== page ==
On Monday morning I will teach my first day of an M.Div course on evangelism in Nagoya at Christ Bible Institute. I have never been there – it actually will be the first time I’ve gotten off the bullet train and entered Nagoya itself. I’m looking forward to spending the night with our friends the Chapins, who are on staff at the seminary.
Evangelism in Japan- wooh. Perhaps one of the greatest challenges in one of the most difficult countries in the world. The catholic author Endo Shusaku says in his famous novel Silence that Japanese culture is a “mud swamp… because it sucks up all sorts of ideologies, transforming them into itself and distorting them in the process. It is the spider’s web that destroys the butterfly, leaving only the ugly skeleton.” There have been times in my prep where I have felt stuck in the mud swamp! But oddly, this topic has made me really excited. Exploring the Japanese perspective has remained the biggest challenge, but I’m thankful for the colleagues who have helped with resources and ideas.
When I first started working on the class, I made a first-draft “slot-filler” – a layout of possible lectures. What has surprised me a bit is how the lectures, and the reading materials, have changed. The process of preparing for this class over the last five months has been amazing in terms of the things that I have learned and grown in; the ideas that were out there floating in my head somewhere that have come together and created new models that I hope to be able to share.
Monday’s classes will include: 1) a spiritual formation about the power of one — what God can do when we share our faith with one person; 2) lecture/discussion on conversion and paradigm shifts; 3) a theology of relationships — looking at several models on relationships and evangelism that “work” in Japan.
I’d love your prayers for me and this class — that God would keep teaching all of us; that the aroma of Jesus would fill our room and guide our discussions; that there would be some wonderful break-thrus for us as we tackle this topic that I believe is so dear to our Lord.
We are expecting a possible snow storm tomorrow – I’m not sure what that could mean for getting to Nagoya in late afternoon. Eric will be on the home-front until Monday evening, when he flies to Hawaii to be with his family. We’re all going to miss him too much! There will be a two-hour gap before I get home, and our friends the Boehmes will come and hold down the fort.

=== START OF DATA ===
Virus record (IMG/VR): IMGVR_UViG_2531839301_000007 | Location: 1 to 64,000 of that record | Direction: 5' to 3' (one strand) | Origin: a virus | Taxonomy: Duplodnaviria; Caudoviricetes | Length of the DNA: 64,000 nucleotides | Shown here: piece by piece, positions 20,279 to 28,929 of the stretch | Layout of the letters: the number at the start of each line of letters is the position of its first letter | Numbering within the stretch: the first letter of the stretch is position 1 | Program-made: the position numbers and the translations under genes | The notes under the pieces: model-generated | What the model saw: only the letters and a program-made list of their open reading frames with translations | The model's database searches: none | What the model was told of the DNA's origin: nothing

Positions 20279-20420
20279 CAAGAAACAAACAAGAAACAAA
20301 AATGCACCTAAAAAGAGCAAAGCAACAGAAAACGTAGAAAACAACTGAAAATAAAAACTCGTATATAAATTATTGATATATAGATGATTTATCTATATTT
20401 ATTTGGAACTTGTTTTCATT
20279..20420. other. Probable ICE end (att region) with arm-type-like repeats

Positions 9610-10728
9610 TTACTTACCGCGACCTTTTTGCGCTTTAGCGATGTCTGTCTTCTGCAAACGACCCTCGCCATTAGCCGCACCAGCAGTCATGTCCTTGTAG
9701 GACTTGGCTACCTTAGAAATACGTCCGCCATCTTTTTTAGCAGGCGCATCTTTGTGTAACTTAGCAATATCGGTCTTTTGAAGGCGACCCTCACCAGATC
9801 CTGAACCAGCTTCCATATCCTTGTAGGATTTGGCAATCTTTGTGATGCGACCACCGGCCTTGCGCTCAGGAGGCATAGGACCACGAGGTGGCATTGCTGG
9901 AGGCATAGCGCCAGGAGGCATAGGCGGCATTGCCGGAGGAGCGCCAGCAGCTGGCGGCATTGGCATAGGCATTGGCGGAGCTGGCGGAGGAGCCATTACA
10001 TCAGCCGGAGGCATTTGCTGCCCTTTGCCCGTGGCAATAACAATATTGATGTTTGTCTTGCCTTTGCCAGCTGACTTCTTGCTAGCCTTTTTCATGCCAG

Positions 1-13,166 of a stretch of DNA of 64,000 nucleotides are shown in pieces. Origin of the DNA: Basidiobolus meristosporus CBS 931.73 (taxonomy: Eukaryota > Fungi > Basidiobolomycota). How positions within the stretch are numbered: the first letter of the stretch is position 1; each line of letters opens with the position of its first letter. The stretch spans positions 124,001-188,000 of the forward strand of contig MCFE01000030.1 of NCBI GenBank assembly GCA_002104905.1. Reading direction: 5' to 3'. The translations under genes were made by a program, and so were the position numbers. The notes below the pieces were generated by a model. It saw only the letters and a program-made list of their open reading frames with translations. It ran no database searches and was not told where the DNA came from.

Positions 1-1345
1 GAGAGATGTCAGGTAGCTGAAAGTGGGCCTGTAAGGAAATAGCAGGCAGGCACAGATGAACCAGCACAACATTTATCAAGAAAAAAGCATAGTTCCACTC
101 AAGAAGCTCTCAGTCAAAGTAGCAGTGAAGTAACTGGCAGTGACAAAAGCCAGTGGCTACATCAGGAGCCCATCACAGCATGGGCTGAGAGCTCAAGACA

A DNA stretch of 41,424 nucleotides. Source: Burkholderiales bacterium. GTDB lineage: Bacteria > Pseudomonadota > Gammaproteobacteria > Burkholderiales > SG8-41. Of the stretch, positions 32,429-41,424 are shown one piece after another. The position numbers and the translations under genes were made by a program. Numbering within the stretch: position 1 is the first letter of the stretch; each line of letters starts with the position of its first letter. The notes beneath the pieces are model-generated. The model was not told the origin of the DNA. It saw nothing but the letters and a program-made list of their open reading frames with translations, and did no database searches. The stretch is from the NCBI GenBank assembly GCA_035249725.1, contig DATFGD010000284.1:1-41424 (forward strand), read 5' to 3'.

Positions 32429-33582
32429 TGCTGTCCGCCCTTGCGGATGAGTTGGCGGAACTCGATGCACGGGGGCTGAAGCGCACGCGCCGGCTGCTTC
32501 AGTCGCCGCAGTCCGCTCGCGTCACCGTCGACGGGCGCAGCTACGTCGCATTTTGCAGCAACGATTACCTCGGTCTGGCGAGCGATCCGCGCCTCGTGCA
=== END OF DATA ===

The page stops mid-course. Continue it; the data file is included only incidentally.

I will end with a wonderful paragraph about our motivation for mission and evangelism:
Many well-intentioned church leaders have simplistically presented the words of Jesus “Go therefore and make disciples of all nations”, as some remote order barked by a stern sergeant-major. If Jesus said it, we should do it! But Bosch points out that missionary service that is motivated by blind obedience to an impersonal order from Jesus is built on a flimsy foundation. If our commitment to mission is only based on Jesus “order” in Matthew 28, it makes mission and obligation for us rather than an act of love and grace. It’s not unlike a woman who complains that her husband never brings her flowers. When the guilty husband rushes out and buys her a bouquet and presents it to her, she is still dissatisfied, because it wasn’t that she wanted flowers in particular. What she wanted was for him to be motivated by his devotion for her so as to buy a gift. When we engage in mission only because we feel guilty that we haven’t pleased Jesus and his order in the so-called Great Commission, we satisfy neither Jesus, nor our own sense of calling. Rather, says Bosch, mission emerges from a deep, rich relationship with Jesus. The woman whose husband never brings her flowers doesn’t want flowers. She wants him and his devotion. (Mike Frost and Alan Hirsch from ReJesus: A Wild Messiah for a Missional Church p.50 (quoting Bosch: Transforming Mission: Paradigm Shifts in Theology of Mission )